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I want to cluster binary vectors (millions of them) into k clusters.I am using hamming distance for finding the nearest neighbors to initial clusters (which is very slow as well). I think K-means clustering does not really fit here. The problem is in calculating mean of the nearest neighbors (which are binary vectors) to some initial cluster center, to update the centroid.

A second option is to use K-medoids in which the new cluster center is chosen from one of the nearest neighbors ( the one which is closest to all neighbors for a particular cluster center). But finding that is another problem because numbers of nearest neighbors are also quite large.

Can someone please guide me? Regards

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2 Answers 2

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Indeed k-means is not too appropriate here, because the means won't be reasonable on binary data.

Why do you need exactly k clusters? This will likely mean that some vectors won't fit to their clusters very well.

Some stuff you could look into for clustering: minhash, locality sensitive hashing.

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Yeah I need K clusters, because they will serve as vocabulary (codebook) for my data points. I will use them for Bag of Word model. –  Umairkhan Jun 11 '13 at 6:47
Well, you could just use however many clusters you get out, and ignore unassigned points, for example. If the clustering algorithm says that 317 clusters is appropriate and 1000 points are noise, why not use 317 words? –  Anony-Mousse Jun 11 '13 at 8:01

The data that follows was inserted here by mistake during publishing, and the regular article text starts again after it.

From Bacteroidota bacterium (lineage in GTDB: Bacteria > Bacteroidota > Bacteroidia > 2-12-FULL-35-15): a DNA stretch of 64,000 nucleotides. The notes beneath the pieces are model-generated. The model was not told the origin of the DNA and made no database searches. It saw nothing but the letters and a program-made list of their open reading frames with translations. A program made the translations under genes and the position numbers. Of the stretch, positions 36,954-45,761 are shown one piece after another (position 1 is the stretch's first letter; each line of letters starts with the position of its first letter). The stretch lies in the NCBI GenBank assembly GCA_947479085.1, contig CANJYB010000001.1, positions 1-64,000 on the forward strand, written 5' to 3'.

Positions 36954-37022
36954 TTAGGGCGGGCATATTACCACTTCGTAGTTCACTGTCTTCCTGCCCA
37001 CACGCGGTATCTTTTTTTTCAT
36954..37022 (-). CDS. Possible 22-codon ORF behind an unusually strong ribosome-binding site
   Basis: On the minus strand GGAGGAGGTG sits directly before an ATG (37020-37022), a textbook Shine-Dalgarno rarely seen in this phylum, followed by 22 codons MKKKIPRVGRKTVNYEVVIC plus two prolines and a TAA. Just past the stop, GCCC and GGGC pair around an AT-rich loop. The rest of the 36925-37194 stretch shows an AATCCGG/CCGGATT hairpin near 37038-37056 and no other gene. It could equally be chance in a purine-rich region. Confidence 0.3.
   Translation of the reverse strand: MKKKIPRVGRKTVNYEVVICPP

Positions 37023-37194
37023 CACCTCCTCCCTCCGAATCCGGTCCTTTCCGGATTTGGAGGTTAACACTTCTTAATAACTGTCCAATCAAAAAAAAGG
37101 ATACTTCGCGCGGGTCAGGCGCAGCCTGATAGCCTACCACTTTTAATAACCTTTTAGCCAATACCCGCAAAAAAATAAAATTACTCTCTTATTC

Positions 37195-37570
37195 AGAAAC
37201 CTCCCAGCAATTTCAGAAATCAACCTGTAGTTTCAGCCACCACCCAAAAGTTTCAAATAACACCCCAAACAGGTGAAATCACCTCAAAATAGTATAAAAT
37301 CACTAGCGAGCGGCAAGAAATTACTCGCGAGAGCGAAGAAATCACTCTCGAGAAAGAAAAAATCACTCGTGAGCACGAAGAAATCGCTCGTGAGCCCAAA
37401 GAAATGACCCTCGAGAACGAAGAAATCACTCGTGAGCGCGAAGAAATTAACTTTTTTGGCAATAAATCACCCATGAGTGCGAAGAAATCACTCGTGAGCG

What I understand of LSH that it can be used for finding nearest neighbors to some initial cluster centers.I am still confused how will I pick the next cluster centers for next iteration of clustering process. –  Umairkhan Jun 11 '13 at 22:24
Or do we really need to run next iterations? Can you please elaborate that. –  Umairkhan Jun 11 '13 at 22:30
You can use LSH to accelerate clustering algorithms based on neighborhoods. Probably not k-means but pretty much any more modern algorithm. –  Anony-Mousse Jun 12 '13 at 6:12

It is possible to do k-means with clustering with binary feature vectors. The paper called TopSig I co-authored has the details. The centroids are calculated by taking the most frequently occurring bit in each dimension. The TopSig paper applied this to document clustering where we had binary feature vectors created by random projection of sparse high dimensional bag-of-words feature vectors. There is an implementation in java at http://ktree.sf.net. We are currently working on a C++ version but it is very early code which is still messy, and probably contains bugs, but you can find it at http://github.com/cmdevries/LMW-tree. If you have any questions, please feel free to contact me at chris@de-vries.id.au.

If you are wanting to cluster a lot of binary vectors there are also more scalable tree based clustering algorithms of K-tree, TSVQ and EM-tree. For more details related to these algorithms you can see a paper I have recently submitted for peer review that is not yet published relating to the EM-tree.

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